Has to do with how POSIX-compliant we want to be. Here are the issues: If 2 dirents (directory entries) refer to the same file, then if you 'stat' either dirent it should return: a) 'st_nlink' will be set to 2 in this case, and b) the same inode number in 'st_ino'. Prior to 6.8 release a) was correct, but b) was not (it returns an internal FUSE inode number associated with dirents). This is incorrect behavior and can confuse programs such as 'rsync', but fixes NFS stale file handle issue. To fix this, you can tell FUSE to pass along the actual st_ino of the underlying file instead of it's own FUSE inode number. This works except for 2 problems: 1. If the file is physically moved to a different file system, the st_ino field changes. This causes NFS stale file handles. 2. There is still a FUSE delay because it caches stat data (default for 1 second). For example, if kernel asks for stat data for a file (or directory), FUSE will ask user-space filesystem to provide it. Then if kernel asks for stat data again for same object, if time hasn't expired FUSE will just return the value it read last time. If timeout expired, then FUSE will again ask user-space filesystem to provide it. Hence in our example above, one could remove one of the dirents for a file and then immediately 'stat' the other dirent, and that stat data will not reflect fact that 'st_nlink' is now 1 - it will still say 2. Obviously whether this is an issue depends entirely on timing (the worse kind of bugs). In the FUSE example code there is this comment in regards to hard link support: static void *xmp_init(struct fuse_conn_info *conn, struct fuse_config *cfg) { (void) conn; cfg->use_ino = 1; cfg->nullpath_ok = 1; /* Pick up changes from lower filesystem right away. This is also necessary for better hardlink support. When the kernel calls the unlink() handler, it does not know the inode of the to-be-removed entry and can therefore not invalidate the cache of the associated inode - resulting in an incorrect st_nlink value being reported for any remaining hardlinks to this inode. */ cfg->entry_timeout = 0; cfg->attr_timeout = 0; cfg->negative_timeout = 0; return NULL; } But the problem is the kernel is very "chatty" when it comes to directory listings. Basically it re-'stat's the entire parent directory tree each time it wants to 'stat' a file returned by READDIR. If we have the 'attr_timeout' set to 0, then each one of those 'stat's results in a round trip from kernel space to user space (and processing done by user-space filesystem). I have set it up so that if you enable hard link support, those timeouts are as above and hence you see huge slowdown because of all the overhead. I could remove that code that sets the timeouts to 0, but as I mentioned, not sure what "bugs" this might cause for other users - our policy is, better to be slow than to be wrong. So this is kinda where it stands. We have ideas for fixing but will involve modifying FUSE which is not a small project.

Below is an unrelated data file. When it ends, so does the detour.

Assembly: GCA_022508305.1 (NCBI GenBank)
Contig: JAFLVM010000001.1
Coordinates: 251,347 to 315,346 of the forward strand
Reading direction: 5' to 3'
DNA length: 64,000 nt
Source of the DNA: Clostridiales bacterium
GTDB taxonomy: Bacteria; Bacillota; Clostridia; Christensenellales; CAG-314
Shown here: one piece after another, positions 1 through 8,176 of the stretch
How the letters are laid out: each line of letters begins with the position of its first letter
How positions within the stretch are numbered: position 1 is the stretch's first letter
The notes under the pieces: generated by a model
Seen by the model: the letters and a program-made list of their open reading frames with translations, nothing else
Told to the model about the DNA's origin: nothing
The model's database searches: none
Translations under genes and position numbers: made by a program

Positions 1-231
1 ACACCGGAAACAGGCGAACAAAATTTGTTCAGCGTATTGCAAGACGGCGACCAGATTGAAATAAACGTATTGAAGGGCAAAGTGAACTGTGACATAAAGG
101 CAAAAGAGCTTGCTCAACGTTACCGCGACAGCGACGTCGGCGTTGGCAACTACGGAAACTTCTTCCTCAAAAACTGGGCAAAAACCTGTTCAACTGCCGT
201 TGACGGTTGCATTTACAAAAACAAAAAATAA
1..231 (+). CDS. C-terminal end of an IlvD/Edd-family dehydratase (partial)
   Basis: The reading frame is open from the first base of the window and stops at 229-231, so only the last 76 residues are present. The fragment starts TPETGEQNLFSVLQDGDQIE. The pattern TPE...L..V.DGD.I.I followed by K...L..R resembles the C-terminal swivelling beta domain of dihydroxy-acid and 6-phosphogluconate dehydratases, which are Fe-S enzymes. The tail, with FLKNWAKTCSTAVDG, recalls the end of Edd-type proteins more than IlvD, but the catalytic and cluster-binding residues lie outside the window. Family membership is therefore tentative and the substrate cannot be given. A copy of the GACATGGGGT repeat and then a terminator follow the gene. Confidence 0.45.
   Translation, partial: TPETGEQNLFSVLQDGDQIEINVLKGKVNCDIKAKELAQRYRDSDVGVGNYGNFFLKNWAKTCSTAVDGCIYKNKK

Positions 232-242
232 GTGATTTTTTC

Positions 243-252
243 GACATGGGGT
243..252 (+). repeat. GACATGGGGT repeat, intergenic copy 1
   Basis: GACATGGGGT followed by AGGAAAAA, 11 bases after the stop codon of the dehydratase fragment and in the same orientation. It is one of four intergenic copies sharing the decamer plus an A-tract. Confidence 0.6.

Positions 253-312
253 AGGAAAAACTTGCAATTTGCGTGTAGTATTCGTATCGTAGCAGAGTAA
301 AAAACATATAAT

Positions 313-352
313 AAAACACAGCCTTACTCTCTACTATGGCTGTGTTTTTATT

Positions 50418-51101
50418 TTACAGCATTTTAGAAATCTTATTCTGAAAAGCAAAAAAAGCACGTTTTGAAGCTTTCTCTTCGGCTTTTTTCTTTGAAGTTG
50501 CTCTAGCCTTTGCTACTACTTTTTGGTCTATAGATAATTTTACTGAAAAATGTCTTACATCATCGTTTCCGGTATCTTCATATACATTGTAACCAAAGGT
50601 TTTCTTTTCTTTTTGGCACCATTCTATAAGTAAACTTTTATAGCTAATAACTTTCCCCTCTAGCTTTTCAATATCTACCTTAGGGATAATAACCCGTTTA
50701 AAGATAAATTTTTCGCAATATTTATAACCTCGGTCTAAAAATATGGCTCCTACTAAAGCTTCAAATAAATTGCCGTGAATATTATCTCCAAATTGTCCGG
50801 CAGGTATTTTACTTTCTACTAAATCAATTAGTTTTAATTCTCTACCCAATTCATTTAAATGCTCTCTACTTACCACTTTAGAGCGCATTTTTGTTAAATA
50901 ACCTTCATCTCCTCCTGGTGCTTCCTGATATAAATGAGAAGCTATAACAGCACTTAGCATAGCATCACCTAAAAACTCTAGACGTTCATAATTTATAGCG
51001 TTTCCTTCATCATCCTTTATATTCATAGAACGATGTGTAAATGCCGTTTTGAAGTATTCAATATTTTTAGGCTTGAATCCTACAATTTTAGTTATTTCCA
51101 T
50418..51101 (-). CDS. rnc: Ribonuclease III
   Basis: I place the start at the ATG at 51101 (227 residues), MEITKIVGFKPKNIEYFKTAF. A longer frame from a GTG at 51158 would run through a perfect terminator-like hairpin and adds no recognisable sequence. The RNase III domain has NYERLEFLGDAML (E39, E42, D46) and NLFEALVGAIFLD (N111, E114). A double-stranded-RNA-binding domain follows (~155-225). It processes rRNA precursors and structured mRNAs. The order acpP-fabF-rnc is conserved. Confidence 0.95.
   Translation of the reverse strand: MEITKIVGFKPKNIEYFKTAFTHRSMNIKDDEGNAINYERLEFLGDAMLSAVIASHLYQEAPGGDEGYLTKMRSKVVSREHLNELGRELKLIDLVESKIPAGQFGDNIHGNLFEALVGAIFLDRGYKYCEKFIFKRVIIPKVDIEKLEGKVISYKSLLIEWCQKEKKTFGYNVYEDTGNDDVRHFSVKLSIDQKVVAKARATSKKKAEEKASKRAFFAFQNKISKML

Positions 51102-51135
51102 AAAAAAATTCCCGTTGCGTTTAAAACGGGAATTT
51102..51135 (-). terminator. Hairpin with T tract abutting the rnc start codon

25. 1 point
    there is not a single cheap drive out there I can back all my critical data up with I currently use three unraid servers for various tasks the shear amount of data i want to back up is over 100TB the absolutely must not lose is approximately half of that (bussines data for home based business) the other half is stuff i could easily download again if I needed too. Also not all data would fry since my main server is also connected to an external Disk Shelf where i plan to add my array pool to about 24 then start stacking my cache pool in a decent raid mode that is supported by BTFRS and unRAID. I have a total of 36 Bays available (12 in the server and 24 in the disk shelf) for the one server the servers are using server grade cases and PSU's not some cheap off the shelf PSU and power is managed by the servers backplane so i would probably lose the backplane before the drives I am totally aware i need an off site solution and very very slowly getting all my data to G Suite but the 7MB/sec speed capp to not go over the 750GB/day upload is going to take a while to get the 76TB in one server and 18 in the other and 7 or so in the last server all uploaded
  26. 1 point
    The corruption occurred as a result of failing a read-ahead I/O operation with "BLK_STS_IOERR" status. In the Linux block layer each READ or WRITE can have various modifier bits set. In the case of a read-ahead you get READ|REQ_RAHEAD which tells I/O driver this is a read-ahead. In this case, if there are insufficient resources at the time this request is received, the driver is permitted to terminate the operation with BLK_STS_IOERR status. Here is an example in Linux md/raid5 driver. In case of Unraid it can definitely happen under heavy load that a read-ahead comes along and there are no 'stripe buffers' immediately available. In this case, instead of making calling process wait, it terminated the I/O. This has worked this way for years. When this problem first happened there were conflicting reports of the config in which it happened. My first thought was an issue in user share file system. Eventually ruled that out and next thought was cache vs. array. Some reports seemed to indicate it happened with all databases on cache - but I think those reports were mistaken for various reasons. Ultimately decided issue had to be with md/unraid driver. Our big problem was that we could not reproduce the issue but others seemed to be able to reproduce with ease. Honestly, thinking failing read-aheads could be the issue was a "hunch" - it was either that or some logic in scheduler that merged I/O's incorrectly (there were kernel bugs related to this with some pretty extensive patches and I thought maybe developer missed a corner case - this is why I added config setting for which scheduler to use). This resulted in release with those 'md_restrict' flags to determine if one of those was the culprit, and what-do-you-know, not failing read-aheads makes the issue go away. What I suspect is that this is a bug in SQLite - I think SQLite is using direct-I/O (bypassing page cache) and issuing it's own read-aheads and their logic to handle failing read-ahead is broken. But I did not follow that rabbit hole - too many other problems to work on